Ask most people what they know about Russian cinema, and they’re likely to remember Battleship Potemkin, or Timor Bekmambetov’s popular Night Watch trilogy, but perhaps little else. While Russian cinema might not be as prominent as, say, the ever fruitful Romanian New Wave, this year’s Russian Film Festival hopes to bring more focus on the country’s rich cinematic heritage.
The festival opens with Bite The Dust, which focuses on a small tight-knit community as they prepare to meet an astronomical phenomenon that will wipe out 90% of humanity in twenty-four hour’s time. What sounds like a dour premise apparently allows for a surprising amount of comedy as the villagers face their final day on Earth in this film which screened out of competition at this year’s Cannes Film Festival. The screening will be followed by a Q&A with director Taisia Igumentseva and Sergei Abroskin, leading into an after-party.
It’s not only contemporary features on offer. The festival provides a rare opportunity to see Valery Todorovsk’s singular The Land of the Deaf, in which a young woman whose boyfriend is struggling with gambling debts finds herself falling in love with a deaf female stripper who introduces her to Moscow’s deaf mute underworld community.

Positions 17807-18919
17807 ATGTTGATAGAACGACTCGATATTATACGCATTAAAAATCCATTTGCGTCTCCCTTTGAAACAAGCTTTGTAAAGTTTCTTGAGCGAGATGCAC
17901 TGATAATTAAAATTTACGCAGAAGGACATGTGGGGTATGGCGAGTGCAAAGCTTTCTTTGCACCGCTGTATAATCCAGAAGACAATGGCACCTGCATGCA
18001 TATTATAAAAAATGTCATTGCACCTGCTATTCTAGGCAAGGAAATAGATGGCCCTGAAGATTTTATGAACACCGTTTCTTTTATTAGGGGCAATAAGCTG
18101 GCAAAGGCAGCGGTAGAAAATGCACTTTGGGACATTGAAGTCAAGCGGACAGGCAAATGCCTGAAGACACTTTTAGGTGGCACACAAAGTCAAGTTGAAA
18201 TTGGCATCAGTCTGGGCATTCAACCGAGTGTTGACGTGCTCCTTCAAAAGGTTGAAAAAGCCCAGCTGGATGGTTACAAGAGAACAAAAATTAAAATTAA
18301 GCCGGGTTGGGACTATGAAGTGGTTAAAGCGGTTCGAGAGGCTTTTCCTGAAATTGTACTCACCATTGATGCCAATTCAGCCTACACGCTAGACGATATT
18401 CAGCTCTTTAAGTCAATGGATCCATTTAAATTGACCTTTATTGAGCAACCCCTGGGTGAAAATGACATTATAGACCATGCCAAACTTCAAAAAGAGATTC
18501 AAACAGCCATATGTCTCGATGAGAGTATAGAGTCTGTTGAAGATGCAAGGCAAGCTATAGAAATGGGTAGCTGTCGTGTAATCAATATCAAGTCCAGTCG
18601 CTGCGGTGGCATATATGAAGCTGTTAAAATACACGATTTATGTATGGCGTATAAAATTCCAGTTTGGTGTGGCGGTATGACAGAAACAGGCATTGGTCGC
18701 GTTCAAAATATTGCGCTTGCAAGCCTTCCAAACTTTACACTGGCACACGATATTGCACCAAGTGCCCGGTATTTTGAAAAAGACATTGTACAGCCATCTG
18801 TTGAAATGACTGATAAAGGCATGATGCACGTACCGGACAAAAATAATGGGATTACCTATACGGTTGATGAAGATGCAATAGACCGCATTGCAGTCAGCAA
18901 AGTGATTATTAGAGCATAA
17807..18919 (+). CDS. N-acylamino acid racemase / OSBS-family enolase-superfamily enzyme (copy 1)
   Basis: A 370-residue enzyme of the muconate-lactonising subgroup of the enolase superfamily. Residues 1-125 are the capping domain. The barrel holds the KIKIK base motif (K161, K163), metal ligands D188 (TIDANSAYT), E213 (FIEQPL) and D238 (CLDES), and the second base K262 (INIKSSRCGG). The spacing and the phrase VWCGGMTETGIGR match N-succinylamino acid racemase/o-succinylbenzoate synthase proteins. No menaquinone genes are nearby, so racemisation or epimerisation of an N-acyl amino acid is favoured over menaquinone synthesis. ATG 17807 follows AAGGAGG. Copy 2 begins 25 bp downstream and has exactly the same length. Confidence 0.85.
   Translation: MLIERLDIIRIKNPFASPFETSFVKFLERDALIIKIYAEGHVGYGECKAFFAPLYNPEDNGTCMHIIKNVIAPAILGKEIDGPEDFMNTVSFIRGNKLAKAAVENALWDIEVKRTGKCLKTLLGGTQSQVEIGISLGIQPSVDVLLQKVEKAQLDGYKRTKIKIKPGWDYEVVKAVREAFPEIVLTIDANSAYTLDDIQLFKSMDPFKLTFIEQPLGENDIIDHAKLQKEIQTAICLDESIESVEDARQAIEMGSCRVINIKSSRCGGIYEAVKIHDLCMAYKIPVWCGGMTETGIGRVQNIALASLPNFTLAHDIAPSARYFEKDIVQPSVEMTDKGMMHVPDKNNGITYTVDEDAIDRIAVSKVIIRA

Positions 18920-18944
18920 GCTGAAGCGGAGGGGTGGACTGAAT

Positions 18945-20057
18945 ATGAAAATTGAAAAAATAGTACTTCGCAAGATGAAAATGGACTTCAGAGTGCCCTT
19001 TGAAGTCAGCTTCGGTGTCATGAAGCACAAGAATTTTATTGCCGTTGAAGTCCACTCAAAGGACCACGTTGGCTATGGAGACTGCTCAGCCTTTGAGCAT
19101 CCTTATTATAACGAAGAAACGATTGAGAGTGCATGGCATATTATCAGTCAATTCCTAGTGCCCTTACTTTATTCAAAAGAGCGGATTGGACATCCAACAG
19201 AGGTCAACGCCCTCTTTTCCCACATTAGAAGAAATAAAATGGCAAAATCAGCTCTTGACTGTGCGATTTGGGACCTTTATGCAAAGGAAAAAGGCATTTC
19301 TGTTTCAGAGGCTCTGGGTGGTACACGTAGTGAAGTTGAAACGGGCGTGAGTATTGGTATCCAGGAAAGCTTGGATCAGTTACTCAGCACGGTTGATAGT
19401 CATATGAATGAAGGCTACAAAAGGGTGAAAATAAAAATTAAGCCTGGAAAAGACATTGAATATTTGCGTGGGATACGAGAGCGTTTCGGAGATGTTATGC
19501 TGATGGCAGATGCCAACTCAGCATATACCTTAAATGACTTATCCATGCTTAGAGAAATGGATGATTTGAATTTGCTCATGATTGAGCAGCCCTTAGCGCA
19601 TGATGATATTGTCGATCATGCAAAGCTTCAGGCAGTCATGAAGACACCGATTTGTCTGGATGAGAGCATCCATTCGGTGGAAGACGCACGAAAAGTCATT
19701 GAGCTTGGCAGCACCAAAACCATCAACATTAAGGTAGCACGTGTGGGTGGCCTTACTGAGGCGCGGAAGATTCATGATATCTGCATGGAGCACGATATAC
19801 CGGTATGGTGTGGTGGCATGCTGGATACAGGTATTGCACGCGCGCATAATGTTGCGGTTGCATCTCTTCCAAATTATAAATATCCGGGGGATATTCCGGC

For those seeking something more serious-minded, Evgenia Montana Ibanes’ documentary March, March With Your Left! follows opposition leader Sergei Udaltsov, currently under house arrest, through his various rallies, imprisonments and hunger strike. For something less overtly political but just as revealing, Pipeline might well be worth checking out. Winner of Best Documentary at this year’s Karlovy Vary International Film Festival, it documents the lives of those people living along the Trans-Siberian gas pipeline that runs through Russia and into Europe, a symbol of Russia’s resurgence for some, proof that little has changed for others.